Plenty of women love to create dramatic surprises to let their partner know they are pregnant. But what happens when the surprise is on YOU? We spoke with 11 women about their most starling moments.
Photo via Rebecca Scritchfield
It’s not an ulcer!
Rebecca Scritchfield, 37; Washington, D.C.
After struggling with bloating, constipation, fatigue and nausea for three weeks, Scritchfield (pictured, left) made an appointment with her gastroenterologist. “My online searches suggested gastritis, food allergies, an ulcer or stomach cancer,” says Scritchfield, who, as a nutritionist, is well versed in GI issues. At the time she was nursing her then-11-month-old daughter, and assumed that that, plus her and her husband’s “lazy abstinence” method of safe sex (i.e., being too tired to do the deed), would render pregnancy an impossibility. Still, “the day before the appointment, my intuition told me to rule out pregnancy because I wanted the doctor to find my ‘real problem.’ I bought a generic home pregnancy test thinking, ‘What a waste of 10 bucks.’”
And then there was a plus sign. The new mom was 13.5 weeks pregnant and is now due with a second girl in June.
Hold the pepperoni?
Melanie Mannarino, 41; Springfield, N.J.
Mannarino and her husband had only been married for a month when the then-36-year-old magazine editor whipped up a homemade pizza for dinner one night, covering one half in pepperoni. A vegetarian since age 16, she snuck a slice because secretly loves the way it tastes.
Not that night.
“It tasted like road kill,” she says. “I covertly spit it out and asked my husband how his pizza tasted, thinking maybe the pepperoni had gone bad, but he said it was delicious.” Confused, Mannarino wondered if she might be pregnant—she had gone off The Pill as soon as they tied the knot, expecting it to take months to conceive. The next day, a store-bought pregnancy confirmed the pepperoni had indeed not expired, but Mannarino had a due date in nine months. Their son is now 4 years old.
When one became two
Hillary Dawson,* 32; Houston
In 2011, two early ultrasounds at six and eight weeks —both conducted by physicians—confirmed a viable pregnancy, with a healthy heartbeat and no warning signs of potential problems, so Dawson and her husband shared the happy “We’re having a baby!” news with friends and family. Their 12-week-ultrasound was with a new ob-gyn (Dawson switched practices), and an ultrasound technician started the procedure. “She looked puzzled as she looked at the screen, and I looked up at the monitor and saw this disjointed figure—it looked like the baby’s head was split in two,” Dawson recalls. “I remember saying, ‘What's wrong? What's wrong with the baby?” Finally, the tech said, “"You keep saying ‘baby,’ but you know you're having twins, right?’" In shock, the couple busted out laughing—and had a few corrective “We’re having two babies!” phone calls to make. Their identical twin girls just turned 2 years old.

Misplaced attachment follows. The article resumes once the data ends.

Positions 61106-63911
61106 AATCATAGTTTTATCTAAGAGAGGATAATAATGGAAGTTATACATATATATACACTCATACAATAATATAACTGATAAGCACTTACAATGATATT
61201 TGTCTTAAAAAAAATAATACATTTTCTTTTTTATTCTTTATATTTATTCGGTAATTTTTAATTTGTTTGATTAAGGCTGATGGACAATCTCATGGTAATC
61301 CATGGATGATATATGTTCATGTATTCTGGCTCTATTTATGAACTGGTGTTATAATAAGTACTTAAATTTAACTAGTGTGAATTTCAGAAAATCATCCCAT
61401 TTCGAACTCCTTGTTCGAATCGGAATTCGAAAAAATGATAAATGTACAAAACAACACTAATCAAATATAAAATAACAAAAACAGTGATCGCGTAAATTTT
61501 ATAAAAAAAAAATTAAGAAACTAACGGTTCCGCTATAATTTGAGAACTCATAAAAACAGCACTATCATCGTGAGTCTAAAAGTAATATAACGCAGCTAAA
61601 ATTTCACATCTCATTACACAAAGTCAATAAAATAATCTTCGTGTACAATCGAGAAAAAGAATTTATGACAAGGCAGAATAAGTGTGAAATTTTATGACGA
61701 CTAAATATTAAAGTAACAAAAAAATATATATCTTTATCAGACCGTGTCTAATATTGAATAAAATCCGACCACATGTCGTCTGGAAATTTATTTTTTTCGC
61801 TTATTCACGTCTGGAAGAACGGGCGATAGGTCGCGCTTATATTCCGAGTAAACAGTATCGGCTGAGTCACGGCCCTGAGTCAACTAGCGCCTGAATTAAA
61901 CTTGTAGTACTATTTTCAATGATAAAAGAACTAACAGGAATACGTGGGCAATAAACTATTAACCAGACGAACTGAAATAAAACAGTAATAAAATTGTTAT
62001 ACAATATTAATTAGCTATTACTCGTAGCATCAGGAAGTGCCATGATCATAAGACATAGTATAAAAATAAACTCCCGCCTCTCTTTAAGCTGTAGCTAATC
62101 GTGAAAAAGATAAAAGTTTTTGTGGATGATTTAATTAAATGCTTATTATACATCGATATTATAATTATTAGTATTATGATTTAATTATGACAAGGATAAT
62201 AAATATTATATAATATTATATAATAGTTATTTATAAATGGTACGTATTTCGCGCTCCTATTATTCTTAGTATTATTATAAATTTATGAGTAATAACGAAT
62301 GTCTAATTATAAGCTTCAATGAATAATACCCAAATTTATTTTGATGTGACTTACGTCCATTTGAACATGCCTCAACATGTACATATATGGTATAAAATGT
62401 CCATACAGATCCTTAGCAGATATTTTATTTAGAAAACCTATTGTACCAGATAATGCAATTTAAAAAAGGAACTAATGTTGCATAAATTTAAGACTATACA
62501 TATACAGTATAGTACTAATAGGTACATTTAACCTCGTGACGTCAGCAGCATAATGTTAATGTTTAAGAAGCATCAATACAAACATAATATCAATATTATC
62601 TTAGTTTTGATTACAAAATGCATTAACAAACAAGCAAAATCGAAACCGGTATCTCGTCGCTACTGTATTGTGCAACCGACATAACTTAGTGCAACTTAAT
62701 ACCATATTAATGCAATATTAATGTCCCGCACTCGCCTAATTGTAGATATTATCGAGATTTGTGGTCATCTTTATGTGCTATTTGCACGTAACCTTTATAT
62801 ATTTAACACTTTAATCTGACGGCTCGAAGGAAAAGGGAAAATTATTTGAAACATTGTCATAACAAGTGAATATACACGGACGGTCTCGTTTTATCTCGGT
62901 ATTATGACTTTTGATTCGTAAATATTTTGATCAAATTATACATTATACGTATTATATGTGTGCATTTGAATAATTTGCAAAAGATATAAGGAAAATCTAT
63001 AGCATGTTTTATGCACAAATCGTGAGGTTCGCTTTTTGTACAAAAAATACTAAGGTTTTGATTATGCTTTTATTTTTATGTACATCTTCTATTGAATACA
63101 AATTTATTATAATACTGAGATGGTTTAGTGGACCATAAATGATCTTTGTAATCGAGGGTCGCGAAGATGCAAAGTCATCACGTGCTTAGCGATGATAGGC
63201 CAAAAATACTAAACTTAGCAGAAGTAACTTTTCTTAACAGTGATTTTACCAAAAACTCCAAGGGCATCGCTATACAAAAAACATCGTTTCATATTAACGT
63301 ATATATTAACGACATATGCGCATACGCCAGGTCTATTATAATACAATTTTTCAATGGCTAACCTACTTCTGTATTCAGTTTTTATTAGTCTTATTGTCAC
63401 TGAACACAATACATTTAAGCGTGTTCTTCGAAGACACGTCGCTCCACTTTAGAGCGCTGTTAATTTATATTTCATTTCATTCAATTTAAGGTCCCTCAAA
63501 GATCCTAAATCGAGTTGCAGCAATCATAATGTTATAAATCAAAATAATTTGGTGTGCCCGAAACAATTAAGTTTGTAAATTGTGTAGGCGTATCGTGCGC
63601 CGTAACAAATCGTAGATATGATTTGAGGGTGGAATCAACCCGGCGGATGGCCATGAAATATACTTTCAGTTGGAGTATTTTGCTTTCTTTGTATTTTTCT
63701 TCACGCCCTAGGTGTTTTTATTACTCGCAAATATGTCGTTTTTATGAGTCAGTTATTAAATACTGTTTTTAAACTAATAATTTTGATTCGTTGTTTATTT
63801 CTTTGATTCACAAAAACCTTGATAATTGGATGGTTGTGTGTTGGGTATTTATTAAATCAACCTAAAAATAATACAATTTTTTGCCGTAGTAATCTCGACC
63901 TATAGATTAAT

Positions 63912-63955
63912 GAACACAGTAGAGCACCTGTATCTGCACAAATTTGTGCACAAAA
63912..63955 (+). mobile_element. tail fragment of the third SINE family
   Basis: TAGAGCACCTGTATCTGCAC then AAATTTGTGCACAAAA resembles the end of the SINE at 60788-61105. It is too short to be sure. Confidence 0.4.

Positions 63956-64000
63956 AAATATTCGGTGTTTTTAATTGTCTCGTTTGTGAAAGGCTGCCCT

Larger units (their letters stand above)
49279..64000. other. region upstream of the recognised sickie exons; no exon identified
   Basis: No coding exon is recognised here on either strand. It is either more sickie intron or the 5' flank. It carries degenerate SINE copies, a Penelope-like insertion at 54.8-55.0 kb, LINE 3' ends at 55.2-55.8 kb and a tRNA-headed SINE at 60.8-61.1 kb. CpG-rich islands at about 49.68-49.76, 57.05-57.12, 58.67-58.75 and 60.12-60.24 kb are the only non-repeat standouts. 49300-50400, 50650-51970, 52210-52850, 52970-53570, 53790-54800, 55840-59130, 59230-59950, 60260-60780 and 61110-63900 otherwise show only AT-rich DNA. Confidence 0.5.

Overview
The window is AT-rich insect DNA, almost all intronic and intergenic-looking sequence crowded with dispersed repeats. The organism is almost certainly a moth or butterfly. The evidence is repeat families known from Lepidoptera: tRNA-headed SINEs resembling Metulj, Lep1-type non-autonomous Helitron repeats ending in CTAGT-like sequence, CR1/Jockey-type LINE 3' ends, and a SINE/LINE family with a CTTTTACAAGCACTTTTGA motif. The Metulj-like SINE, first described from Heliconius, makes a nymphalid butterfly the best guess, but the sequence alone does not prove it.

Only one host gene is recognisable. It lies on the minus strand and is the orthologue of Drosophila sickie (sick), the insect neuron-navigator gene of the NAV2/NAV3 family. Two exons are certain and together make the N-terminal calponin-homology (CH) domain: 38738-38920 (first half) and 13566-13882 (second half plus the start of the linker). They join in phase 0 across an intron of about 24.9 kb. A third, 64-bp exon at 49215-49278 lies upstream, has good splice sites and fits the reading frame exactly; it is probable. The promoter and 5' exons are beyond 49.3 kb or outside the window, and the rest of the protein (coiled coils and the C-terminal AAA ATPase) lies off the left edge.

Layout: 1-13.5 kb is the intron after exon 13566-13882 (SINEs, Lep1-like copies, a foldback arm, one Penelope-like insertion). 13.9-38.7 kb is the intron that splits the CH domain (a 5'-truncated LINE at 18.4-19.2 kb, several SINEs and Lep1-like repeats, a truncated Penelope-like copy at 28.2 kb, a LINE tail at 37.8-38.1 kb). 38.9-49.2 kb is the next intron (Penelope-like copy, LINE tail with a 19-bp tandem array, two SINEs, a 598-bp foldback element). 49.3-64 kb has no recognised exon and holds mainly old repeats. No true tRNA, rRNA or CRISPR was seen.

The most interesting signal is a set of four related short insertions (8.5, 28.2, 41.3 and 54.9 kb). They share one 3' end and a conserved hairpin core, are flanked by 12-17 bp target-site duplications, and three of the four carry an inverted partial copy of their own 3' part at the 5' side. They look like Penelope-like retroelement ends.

*Dawson’s name and some identifying details have been changed.
Mike Mendoza, 39; Rochester, N.Y.
Mendoza and his wife, Lisa, are both family physicians, so they had a few old pregnancy tests lying around the house. The first test yielded a very faint positive; unsure whether it was a true or false positive, the couple wanted to compare it to a true negative. That’s when the male Dr. Mendoza stepped in. “Easiest test I ever took,” he jokes. Their kids are now 6 and 8 years old.
Showered with love
Chris Telford, 42; Corning, N.Y.
When Telford was 34, she and her then-fiancé were hanging out in the bathroom together as she took a pregnancy test (he was in the shower.) After peeing on the stick, she “hung out on the pot,” chatting with her guy through the shower curtain while waiting for the results. Then the “+” sign appeared and Telford said, “Babe, you might wanna see this.”
“He peeked out the curtain, saw the stick on the counter, then whipped open the curtain, yelled, ‘WE'RE HAVING A BABY!!!!’, then flung his wet arms around me in all his naked glory and kissed me all over.” Telford rocked a modest baby bump on her wedding day, and the couple welcomed son Sam four months later. They now have three boys.
The cherry on top
Wendy Jacoby, 46; Fontana, Calif.
When Jacoby’s nightly cherry Slurpee cravings grew out of control, her husband (no doubt exhausted from his midnight slushy runs) suggested she might be pregnant. They went in for a blood test, after which the doctor’s assistant came in and told the couple that they were not pregnant. Upset, Jacoby’s husband left to get the car. “A few minutes later, the doctor came in to the room and said, ‘Surprise! You are really pregnant,’” Jacoby recounts. “I almost killed the assistant. Then, when I went to tell my husband, he didn’t believe me.” Their daughter is now 21 years old, and Jacoby hasn’t touched a Slurpee since.